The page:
On April 21, 2023, The Mars Volta will release ‘Que Dios Te Maldiga Mi Corazon’ via Clouds Hill.
Much more than a simple “un- plugged” version of ‘The Mars Volta’ – the bands self titled seventh album and return as a band – this acoustic rendition furthers the mission of the source music, which drew into sharper focus the traditional Latin influences that have always inspired Omar Rodríguez-López and Cedric Bixler-Zavala. This is, says Rodríguez- López, The Mars Volta’s version of a “folk record”, tracing the melodies and rhythms of the parent album back to their traditional Caribbean roots and chal- lenging listeners to hear the group in an entirely new light.
Today, fans can stream “Blank Condolences (Acoustic)” via this link: https://themarsvolta.lnk.to/BlankCondolences
The upcoming new album isn’t simply more content, but a bold, radical, political album, and one that recontextualizes the music of the group’s powerful last album within the lineage of the Latin and Caribbean sounds that Rodríguez- López has been mining his entire career, only many ears couldn’t hear past the distorted guitars to know what was going on. The songs are re-orchestrated and set to the traditional Caribbean rhythms that Rodríguez-López grew up on. Here, “Black Condolences” becomes an object lesson in this music, segueing be- tween three different traditional rhythms across its three-and-a-half minutes.
Pre-order for ‘Que Dios Te Maldiga Mi Corazon’ is now available at this link: https://gtly.to/ghq-H4_iz
‘Que Dios Te Maldiga Mi Corazon’ track listing
- Blacklight Shine (Acoustic)
- Graveyard Love (Acoustic)
- Shore Story (Acoustic)
- Vigil (Acoustic)
- Que Dios Te Maldiga Mi Corazon (Acoustic)
- Cerulea (Acoustic)
- Flash Burns From Flashbacks (Acoustic)
- Palm Full Of Crux (Acoustic)
- No Case Gain (Acoustic)
- Tourmaline (Acoustic)
- Equus 3 (Acoustic)
- Collapsible Shoulders (Acoustic)
- The Requisition (Acoustic)
For Rodríguez-López, ‘Que Dios Te Maldiga Mi Corazon’ is a long-held dream, finally coming true. “I realized I could finally make a record like this now, I just had to make it happen,” he says. “That was the experiment. And it was super-fun. I feel like The Mars Volta is finally beginning – that’s why the last album was self- titled, because we’ve finally stripped everything away and arrived at what the whole concept was at the beginning. And this acoustic version comes from a profound place, with its own meaning and philosophy, and its own reason for be- ing.”
‘Que Dios Te Maldiga Mi Corazon’ is out April 21, 2023 via Clouds Hill Pre-order it here: https://gtly.to/ghq-H4_iz
Their previous release – the critically acclaimed – ‘The Mars Volta’ is out now and available to stream wherever you consume music. It was the first new music in almost a decade from the band and signified their return. Listen here: https://themarsvolta.lnk.to/TheMarsVoltaPR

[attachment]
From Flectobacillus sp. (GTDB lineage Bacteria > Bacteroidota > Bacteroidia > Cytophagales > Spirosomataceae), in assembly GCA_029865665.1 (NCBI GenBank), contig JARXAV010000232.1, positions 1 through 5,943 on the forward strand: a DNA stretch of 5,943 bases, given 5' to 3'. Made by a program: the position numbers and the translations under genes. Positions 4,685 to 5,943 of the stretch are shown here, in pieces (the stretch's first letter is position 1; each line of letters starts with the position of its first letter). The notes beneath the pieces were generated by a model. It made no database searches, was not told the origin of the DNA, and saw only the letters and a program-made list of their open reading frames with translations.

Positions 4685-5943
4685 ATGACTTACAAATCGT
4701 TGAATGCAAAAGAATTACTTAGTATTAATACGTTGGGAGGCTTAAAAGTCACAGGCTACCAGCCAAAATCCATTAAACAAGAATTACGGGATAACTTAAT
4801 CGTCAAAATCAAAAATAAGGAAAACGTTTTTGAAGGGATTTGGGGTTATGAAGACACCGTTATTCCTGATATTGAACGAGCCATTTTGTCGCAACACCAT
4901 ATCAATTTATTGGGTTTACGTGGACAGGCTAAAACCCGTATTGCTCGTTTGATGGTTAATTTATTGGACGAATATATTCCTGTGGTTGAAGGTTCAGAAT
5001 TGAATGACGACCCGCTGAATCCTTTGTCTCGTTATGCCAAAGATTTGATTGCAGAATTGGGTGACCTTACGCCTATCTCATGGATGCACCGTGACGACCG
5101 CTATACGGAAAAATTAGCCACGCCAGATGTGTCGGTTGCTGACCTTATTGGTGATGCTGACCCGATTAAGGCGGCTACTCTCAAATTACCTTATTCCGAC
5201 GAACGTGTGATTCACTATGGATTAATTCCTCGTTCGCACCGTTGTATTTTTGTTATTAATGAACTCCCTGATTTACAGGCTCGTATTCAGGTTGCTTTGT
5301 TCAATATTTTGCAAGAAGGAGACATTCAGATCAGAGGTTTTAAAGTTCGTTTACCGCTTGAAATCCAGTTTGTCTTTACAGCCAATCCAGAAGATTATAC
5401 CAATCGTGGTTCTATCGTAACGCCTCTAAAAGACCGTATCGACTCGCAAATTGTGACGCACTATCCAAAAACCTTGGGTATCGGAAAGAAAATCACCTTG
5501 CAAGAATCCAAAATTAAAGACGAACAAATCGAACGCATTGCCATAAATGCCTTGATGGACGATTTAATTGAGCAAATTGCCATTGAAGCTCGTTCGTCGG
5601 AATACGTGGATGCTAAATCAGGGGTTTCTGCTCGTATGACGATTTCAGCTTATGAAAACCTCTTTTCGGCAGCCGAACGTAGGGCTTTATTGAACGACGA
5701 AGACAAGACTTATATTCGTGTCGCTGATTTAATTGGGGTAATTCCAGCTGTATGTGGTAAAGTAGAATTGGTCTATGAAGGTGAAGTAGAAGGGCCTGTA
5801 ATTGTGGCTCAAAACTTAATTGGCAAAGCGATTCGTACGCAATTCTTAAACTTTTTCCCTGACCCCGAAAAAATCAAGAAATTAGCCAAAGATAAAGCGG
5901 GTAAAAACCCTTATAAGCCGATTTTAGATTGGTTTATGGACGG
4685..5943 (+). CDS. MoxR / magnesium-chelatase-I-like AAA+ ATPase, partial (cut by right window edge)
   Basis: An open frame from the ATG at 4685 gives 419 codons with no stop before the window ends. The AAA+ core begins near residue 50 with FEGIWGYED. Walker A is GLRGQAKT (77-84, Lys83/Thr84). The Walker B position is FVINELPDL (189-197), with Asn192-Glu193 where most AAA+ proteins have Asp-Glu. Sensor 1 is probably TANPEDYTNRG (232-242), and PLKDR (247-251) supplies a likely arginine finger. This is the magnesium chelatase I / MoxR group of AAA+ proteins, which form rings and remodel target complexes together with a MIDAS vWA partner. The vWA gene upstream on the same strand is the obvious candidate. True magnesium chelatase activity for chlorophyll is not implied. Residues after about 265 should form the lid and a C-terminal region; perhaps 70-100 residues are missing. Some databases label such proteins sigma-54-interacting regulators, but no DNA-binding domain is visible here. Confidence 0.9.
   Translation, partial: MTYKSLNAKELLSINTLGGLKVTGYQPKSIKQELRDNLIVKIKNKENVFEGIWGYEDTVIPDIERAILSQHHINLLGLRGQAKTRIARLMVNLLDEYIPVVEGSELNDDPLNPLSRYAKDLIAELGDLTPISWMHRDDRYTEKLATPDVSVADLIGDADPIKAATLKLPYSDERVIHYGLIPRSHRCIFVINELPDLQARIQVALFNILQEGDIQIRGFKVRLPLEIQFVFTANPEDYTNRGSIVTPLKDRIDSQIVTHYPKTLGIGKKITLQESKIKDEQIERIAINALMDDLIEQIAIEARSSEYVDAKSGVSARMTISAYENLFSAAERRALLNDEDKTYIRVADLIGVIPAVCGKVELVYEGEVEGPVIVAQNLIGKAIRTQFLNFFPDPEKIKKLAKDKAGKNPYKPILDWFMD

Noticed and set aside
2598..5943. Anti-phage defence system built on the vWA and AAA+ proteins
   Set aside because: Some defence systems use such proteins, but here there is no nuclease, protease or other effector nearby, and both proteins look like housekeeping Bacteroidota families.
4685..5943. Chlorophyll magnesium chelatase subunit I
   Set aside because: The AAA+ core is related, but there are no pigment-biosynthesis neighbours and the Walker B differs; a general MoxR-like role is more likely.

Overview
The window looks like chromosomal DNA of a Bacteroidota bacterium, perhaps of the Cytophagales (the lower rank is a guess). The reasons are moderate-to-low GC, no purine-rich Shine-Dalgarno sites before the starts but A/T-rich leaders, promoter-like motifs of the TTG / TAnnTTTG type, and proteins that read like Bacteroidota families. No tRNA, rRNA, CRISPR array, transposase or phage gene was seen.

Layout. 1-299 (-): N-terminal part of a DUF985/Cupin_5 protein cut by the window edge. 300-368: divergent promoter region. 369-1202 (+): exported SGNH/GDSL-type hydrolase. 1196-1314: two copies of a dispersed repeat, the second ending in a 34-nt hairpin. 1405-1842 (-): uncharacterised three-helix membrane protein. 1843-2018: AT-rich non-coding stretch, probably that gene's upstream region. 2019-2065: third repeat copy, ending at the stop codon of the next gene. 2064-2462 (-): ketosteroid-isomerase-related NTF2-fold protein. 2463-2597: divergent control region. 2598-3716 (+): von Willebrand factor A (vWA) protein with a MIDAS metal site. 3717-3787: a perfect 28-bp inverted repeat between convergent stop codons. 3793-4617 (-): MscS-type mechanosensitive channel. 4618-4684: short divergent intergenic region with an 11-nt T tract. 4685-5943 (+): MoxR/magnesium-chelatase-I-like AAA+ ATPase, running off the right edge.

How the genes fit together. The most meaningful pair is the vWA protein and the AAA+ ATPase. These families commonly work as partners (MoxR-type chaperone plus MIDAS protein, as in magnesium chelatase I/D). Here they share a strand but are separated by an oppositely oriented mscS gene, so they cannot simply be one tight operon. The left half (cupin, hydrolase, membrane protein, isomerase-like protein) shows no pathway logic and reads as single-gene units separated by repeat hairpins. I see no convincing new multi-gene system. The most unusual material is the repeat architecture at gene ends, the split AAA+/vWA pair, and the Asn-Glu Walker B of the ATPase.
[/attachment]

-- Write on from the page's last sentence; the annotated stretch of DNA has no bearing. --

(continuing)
The Mars Volta recently announced a string of upcoming headline tour dates that will take place this May and include performances at Shaky Knees Festival in Atlanta, Welcome To Rockville Festival in Daytona, FL and a show supporting Red Hot Chili Peppers in San Diego, CA. Tickets on sale now at www.themarsvoltaofficial.com
Yesterday the band announced an additional show taking place ahead of Shaky Knees Festival at The Masquerade on May 5. Tickets are on sale now.
The Mars Volta – Upcoming headline tour dates
May 5 – The Masquerade – Atlanta, GA (Shaky Knees pre-show)
May 6 – Shaky Knees Festival – Atlanta, GA
May 9 – The Criterion – Oklahoma City, OK
May 10 – Revel – Albuquerque, NM
May 12 – Snapdragon Stadium – San Diego, CA w/ Red Hot Chili Peppers, Thundercat
May 13 – Marquee Theatre – Tempe, AZ
May 14 – Abraham Chavez Theatre – El Paso, TX
May 16 – Tech Port Center & Arena – San Antonio, TX
May 18 – Orpheum Theatre – New Orleans, LA
May 19 – 713 Music Hall – Houston, TX
May 21 – Welcome To Rockville Festival – Daytona Beach, FL
Formed by guitarist/composer Omar Rodríguez-López and singer/lyricist Cedric Bixler-Zavala, The Mars Volta rose from the ashes of El Paso punk-rock firebrands At The Drive-In in 2001. On a mission to “honor our roots and honor our dead”, The Mars Volta made music that fused the Latin sounds Rodríguez-López was raised on with the punk and underground noise he and Bixler-Zavala had immersed themselves in for years, and the futuristic visions they were tapping into. The albums that followed were one-of-a-kind masterpieces, their songs of breath-taking complexity also possessing powerful emotional immediacy. After the group fell silent, a legion of devotees (including Kanye West) kept up an insistent drum-beat for their return.